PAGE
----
Week 1: Introduction to the Course: What is Forensic Anthropology?
Jan 7: Introduction to the course, explanation of syllabus
Jan 9: Brief history of forensic anthropology Chapter 1
Jan 11: Unfleshed: The Story of Dr. William Maples

Week 2: Medicolegal Aspects of Death
Jan 14: The Medical Examiner & Coroner systems
Jan 16: Cause, manner and mechanism of death
Jan 18: Medicolegal death investigation, Video: LA County Coroner

Week 3: Skeletal Anatomy, Osteology and Osteometry
Jan 21: No Class, MLK Jr, Day
Jan 23: Skeletal anatomy, Introduction to human osteology Chapter 2
Jan 25: Human osteology & osteometry Chapter 2

Week 4: Determining Forensic Significance, Biological Sex, Recovery
Jan 28: Determining forensic significance, human vs. non-human remains Chapter 3
Jan 30: Determination of biological sex Chapter 8
Feb 1: Recovery and processing of remains Chapter 4, 6

Week 5: Forensic Archaeology
Feb 4: Intro to forensic archaeology Chapter 4,6
Feb 6: Guest lecture: Forensic Archaeology – Carlos Zambrano
Feb 8: Exam 1 Review

Week 6: Exam 1, Growth and Development, Age at Death: Juveniles
Feb 11: Exam 1 in class
Feb 13: Skeletal growth and development Chapter 9
Feb 15: Determining age at death in fetuses, infants and juveniles Chapter 9

Week 7: Age at Death: Adults, Determination of Stature
Feb 18: Determining age at death in adults Chapter 9
Feb 20: Determining stature, skeletal changes with age Chapter 10
Feb 22: Introduction to ancestry: clinal variation and population affinities

Week 8: Ancestry, Personal Identification
Feb 25: Determination of ancestry Chapter 7
Feb 27: Identification using antemortem records: Medical records, family
histories, individualizing characteristics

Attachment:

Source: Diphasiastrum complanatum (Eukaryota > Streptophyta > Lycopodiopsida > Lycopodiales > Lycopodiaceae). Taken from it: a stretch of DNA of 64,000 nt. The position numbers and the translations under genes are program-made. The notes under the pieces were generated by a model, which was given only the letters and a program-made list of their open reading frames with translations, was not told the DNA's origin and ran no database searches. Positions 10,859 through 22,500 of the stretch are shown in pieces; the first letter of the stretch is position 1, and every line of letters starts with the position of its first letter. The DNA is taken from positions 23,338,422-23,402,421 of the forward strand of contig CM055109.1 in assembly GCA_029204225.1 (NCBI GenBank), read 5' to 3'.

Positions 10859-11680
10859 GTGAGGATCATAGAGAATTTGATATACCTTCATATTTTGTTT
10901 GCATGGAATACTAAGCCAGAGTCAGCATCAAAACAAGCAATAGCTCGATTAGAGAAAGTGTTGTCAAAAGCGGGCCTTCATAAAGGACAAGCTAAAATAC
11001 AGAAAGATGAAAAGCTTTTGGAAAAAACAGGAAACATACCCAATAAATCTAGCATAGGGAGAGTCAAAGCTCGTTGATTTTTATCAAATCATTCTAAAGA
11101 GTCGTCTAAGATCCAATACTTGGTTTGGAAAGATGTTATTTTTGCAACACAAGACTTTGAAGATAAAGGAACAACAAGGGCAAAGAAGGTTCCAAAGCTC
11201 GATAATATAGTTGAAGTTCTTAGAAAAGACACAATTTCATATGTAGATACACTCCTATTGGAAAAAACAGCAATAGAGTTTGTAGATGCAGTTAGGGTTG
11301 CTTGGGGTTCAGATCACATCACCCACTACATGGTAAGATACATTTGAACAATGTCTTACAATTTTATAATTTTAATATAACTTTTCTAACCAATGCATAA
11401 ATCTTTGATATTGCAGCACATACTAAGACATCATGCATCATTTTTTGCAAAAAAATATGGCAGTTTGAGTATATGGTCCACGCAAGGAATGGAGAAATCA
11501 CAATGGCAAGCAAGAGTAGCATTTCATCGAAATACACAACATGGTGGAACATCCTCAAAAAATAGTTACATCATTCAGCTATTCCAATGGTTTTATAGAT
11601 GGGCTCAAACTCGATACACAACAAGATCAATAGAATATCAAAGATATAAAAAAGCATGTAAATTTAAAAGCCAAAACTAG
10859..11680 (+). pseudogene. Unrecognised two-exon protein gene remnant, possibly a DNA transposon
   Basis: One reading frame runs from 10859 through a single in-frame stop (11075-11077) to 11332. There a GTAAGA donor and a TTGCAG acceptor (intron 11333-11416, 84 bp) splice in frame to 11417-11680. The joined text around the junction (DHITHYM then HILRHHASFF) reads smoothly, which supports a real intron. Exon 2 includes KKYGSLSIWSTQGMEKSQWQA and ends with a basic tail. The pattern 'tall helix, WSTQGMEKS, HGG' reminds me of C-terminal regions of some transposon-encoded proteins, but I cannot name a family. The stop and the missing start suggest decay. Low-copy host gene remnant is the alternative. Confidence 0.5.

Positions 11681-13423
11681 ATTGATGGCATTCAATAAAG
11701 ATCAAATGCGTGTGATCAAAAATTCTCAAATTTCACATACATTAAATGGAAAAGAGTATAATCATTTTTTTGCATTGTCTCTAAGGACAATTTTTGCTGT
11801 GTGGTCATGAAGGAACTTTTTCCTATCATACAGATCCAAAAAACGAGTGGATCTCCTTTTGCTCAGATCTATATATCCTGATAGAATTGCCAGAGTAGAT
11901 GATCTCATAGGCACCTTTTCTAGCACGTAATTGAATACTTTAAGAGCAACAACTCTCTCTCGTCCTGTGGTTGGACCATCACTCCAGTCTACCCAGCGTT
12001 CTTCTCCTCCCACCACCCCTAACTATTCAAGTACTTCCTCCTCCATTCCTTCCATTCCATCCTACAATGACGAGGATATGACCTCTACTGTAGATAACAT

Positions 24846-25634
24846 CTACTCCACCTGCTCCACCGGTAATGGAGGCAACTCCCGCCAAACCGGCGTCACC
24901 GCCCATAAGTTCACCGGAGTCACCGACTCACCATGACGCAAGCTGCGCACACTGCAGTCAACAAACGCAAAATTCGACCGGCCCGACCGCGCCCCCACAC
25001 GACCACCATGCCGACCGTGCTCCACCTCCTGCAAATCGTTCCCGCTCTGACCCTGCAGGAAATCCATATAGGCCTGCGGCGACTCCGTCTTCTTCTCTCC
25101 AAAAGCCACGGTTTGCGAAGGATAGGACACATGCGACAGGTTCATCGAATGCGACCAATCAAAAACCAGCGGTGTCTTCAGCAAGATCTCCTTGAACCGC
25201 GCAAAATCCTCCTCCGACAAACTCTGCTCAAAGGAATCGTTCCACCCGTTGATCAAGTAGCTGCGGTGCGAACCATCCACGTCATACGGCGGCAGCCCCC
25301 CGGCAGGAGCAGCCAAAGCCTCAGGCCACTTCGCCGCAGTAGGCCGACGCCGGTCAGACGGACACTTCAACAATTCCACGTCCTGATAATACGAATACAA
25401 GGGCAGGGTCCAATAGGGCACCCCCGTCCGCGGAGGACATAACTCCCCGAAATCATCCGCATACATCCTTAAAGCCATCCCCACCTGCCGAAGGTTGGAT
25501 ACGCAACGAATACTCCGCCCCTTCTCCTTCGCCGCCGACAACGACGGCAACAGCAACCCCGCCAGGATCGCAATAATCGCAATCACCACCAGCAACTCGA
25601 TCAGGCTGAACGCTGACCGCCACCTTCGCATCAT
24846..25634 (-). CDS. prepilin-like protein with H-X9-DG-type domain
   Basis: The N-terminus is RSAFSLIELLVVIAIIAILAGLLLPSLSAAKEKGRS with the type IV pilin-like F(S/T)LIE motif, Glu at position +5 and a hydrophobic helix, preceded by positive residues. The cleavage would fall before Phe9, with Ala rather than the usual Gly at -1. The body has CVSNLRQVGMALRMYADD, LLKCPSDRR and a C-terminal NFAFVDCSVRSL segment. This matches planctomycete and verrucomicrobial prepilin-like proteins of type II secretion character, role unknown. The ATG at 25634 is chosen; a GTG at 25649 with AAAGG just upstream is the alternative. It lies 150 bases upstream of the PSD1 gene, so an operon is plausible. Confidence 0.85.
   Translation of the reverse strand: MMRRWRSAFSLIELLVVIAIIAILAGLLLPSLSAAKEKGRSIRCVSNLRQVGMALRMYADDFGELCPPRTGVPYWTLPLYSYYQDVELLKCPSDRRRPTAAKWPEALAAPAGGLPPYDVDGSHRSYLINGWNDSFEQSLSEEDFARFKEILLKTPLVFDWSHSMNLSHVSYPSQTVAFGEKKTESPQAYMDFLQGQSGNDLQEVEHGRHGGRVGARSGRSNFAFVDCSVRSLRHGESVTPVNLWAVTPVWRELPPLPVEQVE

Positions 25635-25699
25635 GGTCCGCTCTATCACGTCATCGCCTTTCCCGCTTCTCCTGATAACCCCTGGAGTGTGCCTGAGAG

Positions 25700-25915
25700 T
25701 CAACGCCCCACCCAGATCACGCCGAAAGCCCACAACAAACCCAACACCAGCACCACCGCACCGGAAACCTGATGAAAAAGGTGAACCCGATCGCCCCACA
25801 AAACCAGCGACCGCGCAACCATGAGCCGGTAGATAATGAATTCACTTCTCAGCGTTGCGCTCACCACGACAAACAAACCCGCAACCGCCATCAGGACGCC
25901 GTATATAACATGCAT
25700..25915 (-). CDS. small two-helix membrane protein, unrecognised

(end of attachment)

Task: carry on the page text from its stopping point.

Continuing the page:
Feb 29: Identification: forensic odontology, radiograph analysis Chapter 18

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Schedule Required Reading

Week 9: Pathology & Trauma
Mar 3: Skeletal pathology Chapter 15
Mar 5: Blunt force trauma, gunshot wounds, mechanism of fractures Chapters 11, 12, 13
Mar 7: Sharp force trauma, tool mark analysis and dismemberment Chapters 14, 16

Week 10: Spring Break: No Classes
March 10 – 14: No Class

Week 11: Trauma and Pathology, Exam 2
Mar 17: More pathology and trauma Chapters 11-16
Mar 19: Exam 2 Review
Mar 21: Exam 2 in class

Week 12: Postmortem Changes
Mar 24: Postmortem change: time since death and forensic entomology Chapter 16
Mar 26: Postmortem change: taphonomy Chapter 16
Mar 28: Ritual use of skeletal remains

Week 13: Cremation, Forensic art, Ethics
Mar 31: Cremation
Apr 2: Forensic art
Apr 4: Ethics in forensic anthropology

Week 14: Mass Fatalities
Apr 7: Mass fatalities: techniques in identification
Apr 9: Guest Lecture: Mass Fatalities
Apr 11: No Class – American Association of Physical Anthropologists Meeting

Week 15: Human Rights Missions, Collaboration with Other Forensic Disciplines
Apr 14: Human rights missions
Apr 16: Other forensic sciences
Apr 18: Other forensic sciences

Week 16: Exam 3 Review
Apr 21: Exam 3 Review
Apr 23: Last Day of Class: No class unless taking the Cumulative Make-up Exam

Exam 3: Thursday May 1, 10am-12pm Turlington Hall, Room L005

Note: This syllabus is a guideline. The instructor reserves the right to make minor
modifications due to the availability of potential Guest Speakers or Subject Matter Experts not
currently on the schedule.